Windmillin'

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Where politics and faith dance in the shadow of the windmill.

Will Faith Walk to Obama?

The news from Politico (and Gallup) is not good today. All the work of the past year has not (apparently) moved the dial when it comes to the religious voter.

The Gallup Poll now shows Obama backed by 28 percent of white voters who attend church at least once a week — a group that makes up a roughly a third of all voters — which would be no improvement from the 29 percent of these voters who, according to exit polls, backed Democrats John Kerry and Al Gore in the previous two presidential election.

There is something of a body blow to this, given the work that folks like Amy Sullivan and Mara Vanderslice have done, as well as the more explicit outreach efforts of the Democrats generally. Has nothing really changed? Pulling apart the article and looking at other recent data suggest that more be happening here than the top line numbers suggest.

Perceptions change. As the article notes

Democrats have made some gains in improving the public’s perception of their openness to religious Americans. Some 38 percent of Americans believe the Democratic Party is “generally friendly toward religion,” up from a low point of 26 percent in 2006, according to the annual August Pew Religion and Public Life Survey[.]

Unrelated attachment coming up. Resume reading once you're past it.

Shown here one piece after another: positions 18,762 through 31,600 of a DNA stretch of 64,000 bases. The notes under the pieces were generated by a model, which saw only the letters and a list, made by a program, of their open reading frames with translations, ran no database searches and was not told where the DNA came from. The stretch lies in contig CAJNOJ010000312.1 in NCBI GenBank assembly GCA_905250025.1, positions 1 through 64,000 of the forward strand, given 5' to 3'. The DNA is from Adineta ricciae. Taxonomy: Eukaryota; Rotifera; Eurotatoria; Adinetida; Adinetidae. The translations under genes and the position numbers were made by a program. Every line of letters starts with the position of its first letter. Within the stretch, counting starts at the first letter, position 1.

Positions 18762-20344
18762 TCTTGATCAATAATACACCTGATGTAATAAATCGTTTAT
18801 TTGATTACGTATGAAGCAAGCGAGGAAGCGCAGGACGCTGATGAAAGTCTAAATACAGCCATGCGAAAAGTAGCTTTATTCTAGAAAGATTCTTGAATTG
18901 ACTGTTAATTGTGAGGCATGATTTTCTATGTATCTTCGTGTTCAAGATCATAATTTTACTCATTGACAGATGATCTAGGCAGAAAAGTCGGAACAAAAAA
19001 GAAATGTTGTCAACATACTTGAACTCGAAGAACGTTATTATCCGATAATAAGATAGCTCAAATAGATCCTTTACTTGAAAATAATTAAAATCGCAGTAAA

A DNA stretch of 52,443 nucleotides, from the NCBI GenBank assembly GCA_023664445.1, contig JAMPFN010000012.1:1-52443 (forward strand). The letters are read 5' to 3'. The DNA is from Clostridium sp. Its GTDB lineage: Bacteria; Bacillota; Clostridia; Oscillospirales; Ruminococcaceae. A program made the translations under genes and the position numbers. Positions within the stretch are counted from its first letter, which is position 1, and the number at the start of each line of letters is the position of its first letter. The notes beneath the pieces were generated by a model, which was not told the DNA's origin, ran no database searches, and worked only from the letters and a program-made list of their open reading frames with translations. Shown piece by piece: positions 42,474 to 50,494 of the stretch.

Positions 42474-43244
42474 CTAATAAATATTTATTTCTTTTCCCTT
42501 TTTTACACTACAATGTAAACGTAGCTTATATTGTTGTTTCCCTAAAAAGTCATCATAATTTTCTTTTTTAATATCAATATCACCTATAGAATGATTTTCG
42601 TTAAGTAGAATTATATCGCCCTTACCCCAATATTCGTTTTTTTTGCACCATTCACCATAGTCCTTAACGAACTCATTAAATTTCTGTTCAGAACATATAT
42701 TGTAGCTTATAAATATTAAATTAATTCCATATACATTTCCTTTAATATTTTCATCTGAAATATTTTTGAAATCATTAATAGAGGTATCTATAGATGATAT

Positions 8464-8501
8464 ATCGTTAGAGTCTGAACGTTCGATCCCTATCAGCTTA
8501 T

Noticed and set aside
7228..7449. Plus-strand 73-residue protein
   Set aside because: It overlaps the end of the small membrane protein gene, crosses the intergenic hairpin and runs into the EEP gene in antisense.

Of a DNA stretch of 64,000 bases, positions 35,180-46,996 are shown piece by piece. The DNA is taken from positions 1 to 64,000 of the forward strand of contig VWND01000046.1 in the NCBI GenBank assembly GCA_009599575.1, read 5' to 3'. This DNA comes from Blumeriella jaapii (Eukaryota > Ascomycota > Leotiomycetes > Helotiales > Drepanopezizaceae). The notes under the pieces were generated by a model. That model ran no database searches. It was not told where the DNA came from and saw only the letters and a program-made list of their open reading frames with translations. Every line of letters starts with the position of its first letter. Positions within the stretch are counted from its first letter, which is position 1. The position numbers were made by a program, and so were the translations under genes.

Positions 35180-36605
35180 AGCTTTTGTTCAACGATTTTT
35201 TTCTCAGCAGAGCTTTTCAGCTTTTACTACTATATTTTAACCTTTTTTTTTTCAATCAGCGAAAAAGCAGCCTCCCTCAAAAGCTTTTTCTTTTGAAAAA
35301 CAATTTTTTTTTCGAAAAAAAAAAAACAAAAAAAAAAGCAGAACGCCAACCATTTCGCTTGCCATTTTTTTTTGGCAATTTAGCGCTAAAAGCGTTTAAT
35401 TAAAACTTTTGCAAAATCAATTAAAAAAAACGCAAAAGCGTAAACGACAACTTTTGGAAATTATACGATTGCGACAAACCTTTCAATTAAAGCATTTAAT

The true significance of such a move lies in the broader move of the Democratic party to the center out of a sectarian stance. The danger of its secularity had been that party would be seen as representing a niche in American society rather than the as a coalition of various subgroups. Ironically, the ascendency of true believers in the Republican party seems to be propelling that party into a similar sectarian stance. Too intense a religious commitment may be as dangerous as too little for a party aspiring to national leadership.

Moderate Shifts. As David Kuhn reports, occasional believers and Catholics are both showing shifts in allegiance to the Democrats. Here, the increasing Evangelical profile in the GOP works against it – groups that would otherwise share in their values nonetheless do not share the sociological identity of Evangelicals. So even if the sectarian box holds, others in the religious community seem to be abandoning it.

But the real give away in all this is the noting that the Democrats have stopped losing. The pattern of losing weekly church goers by increasingly larger margins has now flattened. This suggests again that outreach efforts have been successful at least in stopping the bleeding. The secular story is no longer seen as a self-defeating behavior that it has been where secular stances lead to rejection lead to secular stances. The bleeding has stopped.

But that’s not all the story.

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Filed under: Democratic Party, Faith, , , ,

Can Palin Move Michigan?

The post-convention bounce is well underway and recent polls underscore how much the race has tightened up. The recent poll by Public Policy Polling gave Obama a rather one point lead (47/46) – a tie given the 2.9% margin of error.

This post-convention bounce has certainly troubled Democrats nationally, but should Dems be worried here in the Great Lakes State?

A look under the “hood” and at local races is in order. Fortunately the survey breaks down the results by gender, race and age.

Gender. In a breakout of the poll subsets, Palin’s likeability among women (“does McCain’s selection of Palin make you more or less likely to vote for him”) matches their preference for McCain. Gender does not seem to be in immediate play, however with one in five remaining neutral, women will be a continuing object of GOP outreach.